The complaint accuses the mayor, his brother Ralphiel Mack, and Joseph A. "JoJo" Giorgianni of corruption in connection with a project to build a parking garage on city property.FULL STORY
The new book "No Easy Day" by former U.S. Navy SEAL Matt Bissonnette, who wrote under the name Mark Owen, gained widespread attention because of his firsthand account of how he and other members of SEAL Team Six killed Osama bin Laden.
On Sunday night, Bissonnette shared more of the intimate details of the mission in an interview with CBS's "60 Minutes."
Bissonnette wore heavy makeup and his voice was disguised as he described what he said was not just a "kill-only" mission, but a chance to capture the mastermind of the September 11 attacks alive, if possible.
"We weren't sent in to murder him. This was, 'Hey, kill or capture,'" he told interviewer Scott Pelley.Â Bissonnette said that in the weeks leading up to the mission, the SEALs trained on a full-size model of theÂ compoundÂ inÂ Abbottabad, Pakistan, where they would eventually kill bin Laden. It was rare, Bissonnette said, to get 100 chances to train on a mock-up like that for three weeks.
Bissonnette said that while it was the most important mission he would ever be a part of, much of what the team members did was routine, until the moment they could finally exhale, knowing they had killed their biggest target.
Below are some of the most interesting exchanges between Bissonnette and Pelley, according to CBS transcripts,Â aboutÂ the preparation for the mission, the raid itself and his reaction to it all when it was finally over.
On how they cleared the house as they hunted for bin Laden after taking early fire:
Matt Bissonnette: Guys start making their way up the stairs. And it's quiet. It's pitch black in the house. No lights. All night vision. Get to the second floor. Intel had said, "Hey, we think that Khalid, his son, lives on the second floor."
Scott Pelley: This is Osama bin Laden's son?
Bissonnette:Â Yeah. The guy in front of me who is point man, he sees the head pop out and disappear really quick around the corner. He's like, "OK, you know, what – who is it? What do you think?" "Yeah, I don't know." He literally whispers, not amped up, not yelling, not anything. He whispers, "Hey, Khalid. Khalid." He whispers Khalid's name. Doesn't know if it's Khalid or not. Khalid literally looks back around the edge of the hall. And he shoots him. What was Khalid thinking at that time? Look around the corner. Curiosity killed the cat. I guess Khalid too.
Pelley:Â Somebody started shooting at you from inside the house? And the bullets were coming through the door?
Bissonnette:Â Yep. Immediately, my buddy who was standing up started returning fire. I could – yeah, I kind of rolled away from the door, blindly returned fire back through. You couldn't see what was on the other side. And then it went quiet. Thankfully, the SEAL that was there with me, that initially returned fire with me spoke Arabic. So he immediately started calling out to the people inside. Started hearing the metal latch on the inside of the door. Are they gonna come out with a suicide vest? Are they gonna throw a hand grenade out? Are they gonna, you know, spray their AK? Door opens up, a female holding a kid, couple kids right behind her.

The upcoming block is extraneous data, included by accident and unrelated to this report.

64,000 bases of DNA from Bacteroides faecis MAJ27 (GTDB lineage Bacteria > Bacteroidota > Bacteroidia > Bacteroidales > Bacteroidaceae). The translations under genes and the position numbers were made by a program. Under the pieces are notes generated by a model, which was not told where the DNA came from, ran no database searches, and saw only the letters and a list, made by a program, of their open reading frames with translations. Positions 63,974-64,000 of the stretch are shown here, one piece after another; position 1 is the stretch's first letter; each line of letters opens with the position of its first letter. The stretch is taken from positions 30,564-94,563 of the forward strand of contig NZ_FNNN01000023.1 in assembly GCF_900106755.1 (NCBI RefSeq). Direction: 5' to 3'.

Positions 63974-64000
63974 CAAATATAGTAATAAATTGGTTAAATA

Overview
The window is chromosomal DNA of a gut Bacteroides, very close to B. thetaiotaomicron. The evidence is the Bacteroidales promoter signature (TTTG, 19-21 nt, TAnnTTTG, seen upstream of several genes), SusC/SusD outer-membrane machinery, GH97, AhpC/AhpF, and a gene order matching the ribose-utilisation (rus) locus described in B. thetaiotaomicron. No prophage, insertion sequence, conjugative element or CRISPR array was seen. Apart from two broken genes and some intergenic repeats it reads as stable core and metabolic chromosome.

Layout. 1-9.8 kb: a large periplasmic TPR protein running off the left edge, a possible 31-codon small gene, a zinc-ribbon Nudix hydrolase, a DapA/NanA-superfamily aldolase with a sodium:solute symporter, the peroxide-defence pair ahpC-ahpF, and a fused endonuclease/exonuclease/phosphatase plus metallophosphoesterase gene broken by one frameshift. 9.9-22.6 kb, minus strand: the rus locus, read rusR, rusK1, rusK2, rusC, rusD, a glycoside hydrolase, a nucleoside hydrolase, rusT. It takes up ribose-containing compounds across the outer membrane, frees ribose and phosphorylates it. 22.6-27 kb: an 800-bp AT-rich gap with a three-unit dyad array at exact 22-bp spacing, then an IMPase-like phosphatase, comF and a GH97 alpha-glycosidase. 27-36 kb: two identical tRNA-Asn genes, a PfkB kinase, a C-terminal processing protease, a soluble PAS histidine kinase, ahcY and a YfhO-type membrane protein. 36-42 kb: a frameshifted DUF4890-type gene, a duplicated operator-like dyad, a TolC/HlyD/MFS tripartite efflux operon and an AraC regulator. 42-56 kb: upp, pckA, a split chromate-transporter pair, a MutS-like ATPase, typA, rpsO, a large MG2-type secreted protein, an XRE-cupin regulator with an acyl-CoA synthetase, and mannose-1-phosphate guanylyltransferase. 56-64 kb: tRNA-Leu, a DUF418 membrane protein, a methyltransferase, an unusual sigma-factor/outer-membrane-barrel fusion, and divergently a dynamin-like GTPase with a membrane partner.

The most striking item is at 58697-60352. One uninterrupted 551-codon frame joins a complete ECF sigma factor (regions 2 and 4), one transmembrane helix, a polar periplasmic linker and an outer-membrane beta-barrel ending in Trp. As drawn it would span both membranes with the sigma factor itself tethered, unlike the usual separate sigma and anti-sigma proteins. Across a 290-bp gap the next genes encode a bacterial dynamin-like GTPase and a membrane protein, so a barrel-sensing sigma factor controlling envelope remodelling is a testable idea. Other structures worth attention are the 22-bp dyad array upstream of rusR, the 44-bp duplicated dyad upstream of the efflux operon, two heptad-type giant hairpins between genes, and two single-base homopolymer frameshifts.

Pelley:Â You got your finger on your trigger and you're looking at a woman with her children?
Bissonnette:Â Yeah, yeah. Split second. I mean, we had just received fire. My buddy's speaking Arabic. And he's asking her, you know, "Hey, where's your husband? What's going on?" She – and – and she replies back to him, "He's dead. You shot him."
On how they killed bin Laden, Â but weren't sure it was him:
Pelley:Â Khalid is dead on this landing. The point man is stepping past Khalid. And now, you're No. 2 in the stack. You're right behind the point man?
Bissonnette: Yep. I'm kinda trying to look around him. Hear him take a couple shots. Kind of see a head – somebody disappear back into the room.
The conventions have come to a close, and the candidates are back on the campaign trail.Â Watch CNN.com Live for all the latest coverage from the presidential election.
Today's programming highlights...
12:30 pm ET - White House briefing - The Chicago teacher strike, the election and spending will likely dominate Press Secretary Jay Carney's briefing with the White House press corps.
Cubans are used to the mundane inconvenience of brief, localized power outages that regularly hit the country's aging electricity grid, but the large blackout that plunged the western part of the Caribbean island into darkness Sunday night was unusual.
Power remained down early Monday in the capital, Havana. The city's more than 2 million residents were without electricity, except for those at hospitals and other places with generators, according to a government spokesman, who was not identified per government policy.
Residents elsewhere in the socialist-ruled nation - including in Ciego de Avila in central Cuba - also said they didn't have any power, except for a few pockets of light.
"Western Cuba is without power," a pro-government blogger known as Yohandry Fontana tweeted.FULL STORY